Amnesty International called on Pakistan on Thursday to investigate a wave of attacks and threats against politicians and election workers that has marred the run-up to next month’s elections, scheduled for May 11, for the national and provincial assemblies.
“This has been a particularly deadly election period marked by an alarming surge in attacks and intimidation of political activists and election officials,” said Mustafa Qadri, Amnesty’s Pakistan researcher, in an open letter. Amnesty said at least 37 people had been killed and 183 injured in attacks on election officials, party representatives and supporters countrywide.
At least 16 people were killed on Terror Tuesday, April 16, with attacks reported in three of the country’s four provinces. That day’s worst attack took place in Peshawar at an Awami National Party rally, apparently targeting Haroon Bilour, the son of Bashir Bilour, who was assassinated by the Pakistani Taliban on Dec. 22.
The Taliban have directly threatened the three main parties in the outgoing government: Pakistan Peoples Party, ANP, and the Muttahida Qaumi Movement. These parties are often described as secular and pro-U.S. As a result of the threats there have been few large-scale political rallies from these parties, the campaign trail being occupied almost exclusively by former prime minister Nawaz Sharif’s Pakistan Muslim League (Nawaz) and Imran Khan’s Pakistan Tehreek-e-Insaf. The MQM announced yesterday that it was closing down its election offices in its stronghold of Karachi, a city occupied by the Taliban. The PPP’s campaign is largely restricted to paid advertisements on the country’s cable news channels and newspapers.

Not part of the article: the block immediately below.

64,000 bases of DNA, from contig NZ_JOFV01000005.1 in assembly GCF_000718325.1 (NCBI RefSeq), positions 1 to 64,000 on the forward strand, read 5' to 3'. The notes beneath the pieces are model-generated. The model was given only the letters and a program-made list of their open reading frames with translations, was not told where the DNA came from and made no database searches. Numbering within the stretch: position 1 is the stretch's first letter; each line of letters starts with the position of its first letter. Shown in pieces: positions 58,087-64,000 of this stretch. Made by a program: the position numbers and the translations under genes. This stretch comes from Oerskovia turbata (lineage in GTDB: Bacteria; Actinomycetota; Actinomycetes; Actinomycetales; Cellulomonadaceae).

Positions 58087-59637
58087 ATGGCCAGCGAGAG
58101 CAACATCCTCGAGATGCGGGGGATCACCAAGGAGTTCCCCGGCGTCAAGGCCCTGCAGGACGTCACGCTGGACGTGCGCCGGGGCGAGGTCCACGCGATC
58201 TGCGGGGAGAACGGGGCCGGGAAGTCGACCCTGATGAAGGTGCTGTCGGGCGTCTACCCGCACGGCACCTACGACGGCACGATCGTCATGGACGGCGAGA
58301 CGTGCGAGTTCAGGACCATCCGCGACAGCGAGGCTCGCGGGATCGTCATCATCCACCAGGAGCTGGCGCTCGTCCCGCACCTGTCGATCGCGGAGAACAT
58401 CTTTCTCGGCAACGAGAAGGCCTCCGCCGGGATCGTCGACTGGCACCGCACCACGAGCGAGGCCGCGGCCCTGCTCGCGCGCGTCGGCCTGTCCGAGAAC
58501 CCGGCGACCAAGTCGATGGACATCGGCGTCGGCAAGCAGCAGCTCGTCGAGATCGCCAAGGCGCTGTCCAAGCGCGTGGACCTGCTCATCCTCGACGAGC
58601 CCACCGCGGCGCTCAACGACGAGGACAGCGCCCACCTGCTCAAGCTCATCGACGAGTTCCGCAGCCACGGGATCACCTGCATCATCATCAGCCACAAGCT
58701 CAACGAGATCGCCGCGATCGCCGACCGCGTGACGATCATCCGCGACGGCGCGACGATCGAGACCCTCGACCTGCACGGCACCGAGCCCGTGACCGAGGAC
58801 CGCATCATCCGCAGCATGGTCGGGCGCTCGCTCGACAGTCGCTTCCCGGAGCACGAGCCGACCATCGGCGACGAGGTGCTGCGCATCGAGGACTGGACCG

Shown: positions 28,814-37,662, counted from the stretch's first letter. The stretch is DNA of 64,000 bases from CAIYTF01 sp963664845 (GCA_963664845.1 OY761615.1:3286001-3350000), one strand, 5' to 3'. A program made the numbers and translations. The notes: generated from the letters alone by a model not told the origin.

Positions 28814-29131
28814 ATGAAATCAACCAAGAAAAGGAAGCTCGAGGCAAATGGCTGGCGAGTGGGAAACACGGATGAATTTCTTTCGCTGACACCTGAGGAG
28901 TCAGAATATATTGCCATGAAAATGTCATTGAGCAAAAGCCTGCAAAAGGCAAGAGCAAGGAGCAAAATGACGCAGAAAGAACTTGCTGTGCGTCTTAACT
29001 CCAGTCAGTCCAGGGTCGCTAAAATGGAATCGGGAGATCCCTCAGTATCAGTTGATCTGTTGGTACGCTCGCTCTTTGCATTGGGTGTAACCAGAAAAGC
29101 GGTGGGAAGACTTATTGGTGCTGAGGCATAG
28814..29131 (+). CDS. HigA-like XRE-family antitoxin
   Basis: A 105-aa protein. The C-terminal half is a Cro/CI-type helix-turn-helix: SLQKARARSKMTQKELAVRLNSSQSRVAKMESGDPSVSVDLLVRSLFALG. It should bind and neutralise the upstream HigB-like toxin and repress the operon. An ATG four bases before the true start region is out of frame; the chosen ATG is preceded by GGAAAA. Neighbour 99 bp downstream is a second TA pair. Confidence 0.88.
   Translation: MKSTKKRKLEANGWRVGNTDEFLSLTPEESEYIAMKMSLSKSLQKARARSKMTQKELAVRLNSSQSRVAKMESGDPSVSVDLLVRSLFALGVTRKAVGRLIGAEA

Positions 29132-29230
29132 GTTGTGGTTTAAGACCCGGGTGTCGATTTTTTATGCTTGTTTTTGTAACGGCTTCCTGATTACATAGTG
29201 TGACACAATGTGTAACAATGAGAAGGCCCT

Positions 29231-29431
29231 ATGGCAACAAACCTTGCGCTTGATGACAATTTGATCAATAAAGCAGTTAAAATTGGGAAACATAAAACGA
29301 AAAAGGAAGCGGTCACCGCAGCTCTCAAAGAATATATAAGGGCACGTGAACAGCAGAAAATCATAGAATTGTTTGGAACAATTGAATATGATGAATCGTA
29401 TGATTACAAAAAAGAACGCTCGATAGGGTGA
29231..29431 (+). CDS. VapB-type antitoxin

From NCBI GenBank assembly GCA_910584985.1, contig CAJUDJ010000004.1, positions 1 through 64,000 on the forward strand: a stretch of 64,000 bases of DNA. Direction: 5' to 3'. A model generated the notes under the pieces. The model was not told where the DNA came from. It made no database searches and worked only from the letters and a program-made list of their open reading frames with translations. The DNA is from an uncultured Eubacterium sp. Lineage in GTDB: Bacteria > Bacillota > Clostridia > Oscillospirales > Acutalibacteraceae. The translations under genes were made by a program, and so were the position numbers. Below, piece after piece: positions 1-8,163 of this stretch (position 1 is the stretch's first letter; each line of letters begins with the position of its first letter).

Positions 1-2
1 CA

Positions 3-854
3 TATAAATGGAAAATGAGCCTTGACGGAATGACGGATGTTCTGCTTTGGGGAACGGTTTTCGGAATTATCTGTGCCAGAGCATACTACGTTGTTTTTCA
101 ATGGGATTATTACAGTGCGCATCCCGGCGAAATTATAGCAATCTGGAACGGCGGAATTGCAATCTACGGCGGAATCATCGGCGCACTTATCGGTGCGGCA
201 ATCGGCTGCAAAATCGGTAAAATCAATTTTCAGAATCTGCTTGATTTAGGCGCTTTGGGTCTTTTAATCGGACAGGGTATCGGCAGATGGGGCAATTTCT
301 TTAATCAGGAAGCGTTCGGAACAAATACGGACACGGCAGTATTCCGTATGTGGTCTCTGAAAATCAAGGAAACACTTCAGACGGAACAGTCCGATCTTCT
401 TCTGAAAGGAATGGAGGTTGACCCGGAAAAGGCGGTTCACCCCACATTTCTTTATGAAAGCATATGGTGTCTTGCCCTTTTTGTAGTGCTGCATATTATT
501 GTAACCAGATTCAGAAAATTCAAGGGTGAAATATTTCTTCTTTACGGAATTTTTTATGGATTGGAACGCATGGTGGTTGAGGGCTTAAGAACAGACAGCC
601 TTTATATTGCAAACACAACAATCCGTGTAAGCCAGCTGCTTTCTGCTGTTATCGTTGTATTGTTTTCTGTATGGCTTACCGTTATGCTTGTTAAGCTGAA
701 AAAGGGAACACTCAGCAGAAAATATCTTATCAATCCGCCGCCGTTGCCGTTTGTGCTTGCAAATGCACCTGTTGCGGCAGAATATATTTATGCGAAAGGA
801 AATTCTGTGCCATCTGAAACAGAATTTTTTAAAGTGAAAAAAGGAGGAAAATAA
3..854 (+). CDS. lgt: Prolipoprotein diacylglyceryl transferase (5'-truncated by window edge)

“With these deliberate attacks, the Taliban and other armed groups have shown flagrant disregard for human rights, including the rights to life, freedom of expression, and freedom of peaceful assembly,” said Qadri. Amnesty International said the authorities must ensure adequate protection and protect freedom of expression, peaceful assembly and association, and the right to life. “Candidates themselves also have a responsibility not to incite violence against rivals or segments of society such as religious minorities,” said Qadri.
Amnesty International also urged political parties and their candidates to make human rights a priority in their election pledges and policies. It said some advances had been made in passing legislation by the outgoing Parliament, but said rights abuses by state and nonstate actors have in some respects worsened over the last five years.
Journalist Amir Mir has recently reported that at least 55 men on the country’s terrorist watch-lists have been cleared by judges to contest the upcoming elections. The men and women running against these 55 men with alleged links to terrorism have voiced concerns about being able to conduct fear-free campaigns.